Whole house Wi-Fi using a single access point

Due to its construction, ours is quite a difficult house for “whole house Wi-Fi” due to its solid internal dividing walls, downstairs and upstairs. In fact, my first DIY job when we moved in here, back in 2012, was to run Cat 5e Ethernet cables to every room that we were likely to use a computer. However there are still situations when one needs Wi-Fi. e.g. mobile phones, our MiLight controllers, guests laptops, and my wife like to carry her notebook around the house to watch her various favourite stork nests! Besides I’m the sort of chap who likes to read the Guardian on my mobile, whist siting on the bog!

Initially I bought a job-lot of old LinkSys WRT54G WAPs – paid a tenner for a box of six on eBay. Stuck them on the end of the Ethernet cables – usually with a 8 port Netgear unmanaged gigabit switch. This worked well but it was a bit untidy and power hungry. They also had a habit of occasionally crashing under extreme data loads. I wanted something more elegant and reliable, that ideally also used less electricity too.

So I sat down with a plan of the property, and worked out the path of least attenuation of UHF radio signals. Whilst the ground floor and all dividing walls are solid, the intervening floors are timber and plasterboard. Consequently, radio signals penetrate them much more easily. Therefore, it soon became obvious that  I just had to place a wireless access point up high enough so the radio signals went through the floors, not the walls.

I first tried a cheap Comfast device. But I sent it straight back to whence it came, because according to its log, it kept trying to talk to the factory that made it, for some inexplicable reason.  I quickly replaced it with a single TP-Link EAP225-Outdoor AC1200 dual-band gigabit wireless access point. It gets its 48 volt power supply up its Ethernet cable, using a method known as PoE (Power over Ethernet). The unit is also designed to withstand damp and extremes of temperatures –  the sort that one might expect in a loft. It comes with a PoE adaptor. It can also get its power from a PoE router/switch if you have one.

A few snaps

Apologies for the image quality. I didn’t want to use a decent camera whilst climbing ladders etc. Besides, I had my phone with me anyway because I was using its “WiFiAnalizer” App as a signal strength indicator. Though granted, I could have given the lens a wipe first. Anyway, this is our single unit, whole house, TP-Link EAP225 Wi-Fi access point as I was installing it, 2021-04-30.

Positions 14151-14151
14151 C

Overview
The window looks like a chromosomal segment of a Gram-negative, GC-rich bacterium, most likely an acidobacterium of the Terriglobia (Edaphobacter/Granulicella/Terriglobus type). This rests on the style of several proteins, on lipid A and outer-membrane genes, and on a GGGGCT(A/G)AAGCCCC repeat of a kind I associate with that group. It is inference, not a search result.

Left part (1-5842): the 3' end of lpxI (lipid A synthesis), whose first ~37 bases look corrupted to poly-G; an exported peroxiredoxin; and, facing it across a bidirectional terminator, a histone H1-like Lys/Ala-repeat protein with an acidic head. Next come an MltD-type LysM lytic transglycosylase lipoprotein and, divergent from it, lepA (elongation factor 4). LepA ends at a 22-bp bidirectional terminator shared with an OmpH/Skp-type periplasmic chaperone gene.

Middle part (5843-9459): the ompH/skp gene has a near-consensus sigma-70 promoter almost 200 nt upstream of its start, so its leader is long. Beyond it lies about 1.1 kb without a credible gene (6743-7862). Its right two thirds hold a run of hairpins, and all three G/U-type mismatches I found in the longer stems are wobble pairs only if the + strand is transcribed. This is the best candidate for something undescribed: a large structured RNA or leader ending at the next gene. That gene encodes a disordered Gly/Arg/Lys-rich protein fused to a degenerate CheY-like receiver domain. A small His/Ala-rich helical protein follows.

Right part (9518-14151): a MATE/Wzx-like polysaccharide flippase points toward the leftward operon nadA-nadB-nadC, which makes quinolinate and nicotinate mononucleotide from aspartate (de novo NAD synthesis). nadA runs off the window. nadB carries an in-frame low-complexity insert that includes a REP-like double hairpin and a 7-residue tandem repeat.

TP-Link 225 Wi-Fi access point as I was installing it, 2021-04-30. (25.4mm BS1362 fuse for size comparison.)

In any event, PoE means that these things are easy to install. You just need a single Cat5e Ethernet cable connecting wherever your network “central point” is, going up vertically to your loft. In our case, we needed less then 15 metres of Cat 5e cable and a couple of 200mm cable ties to strap it onto a purlin. It’s also dead easy to configure too. Its firmware is excellent. It also has detachable aerials, so you can use third party antennae to get around water tanks and other obstructions if needed. Which was ideal, because I wanted to install it centrally, high-up in our loft.

I opted for a joist sticking out from the cold water tank platform to mount the EAP 225, and tied it on with a 200mm cable tie.

I experimented with various positions in the loft. Eventually opted for a joist sticking out from the cold water tank platform. It works an absolute treat! It covers our entire house, the shed at the bottom of the garden, with 2.4GHz. Everywhere in the main building, all 120m², also enjoys strong 5GHz too. All this from a single WAP unit. Which of course means greater reliability and much lower power consumption than any sort of multi-unit mesh arrangement. Both its power and its signal both run through a single standard Cat 5e Ethernet cable, using PoE. So there was lees wiring too.

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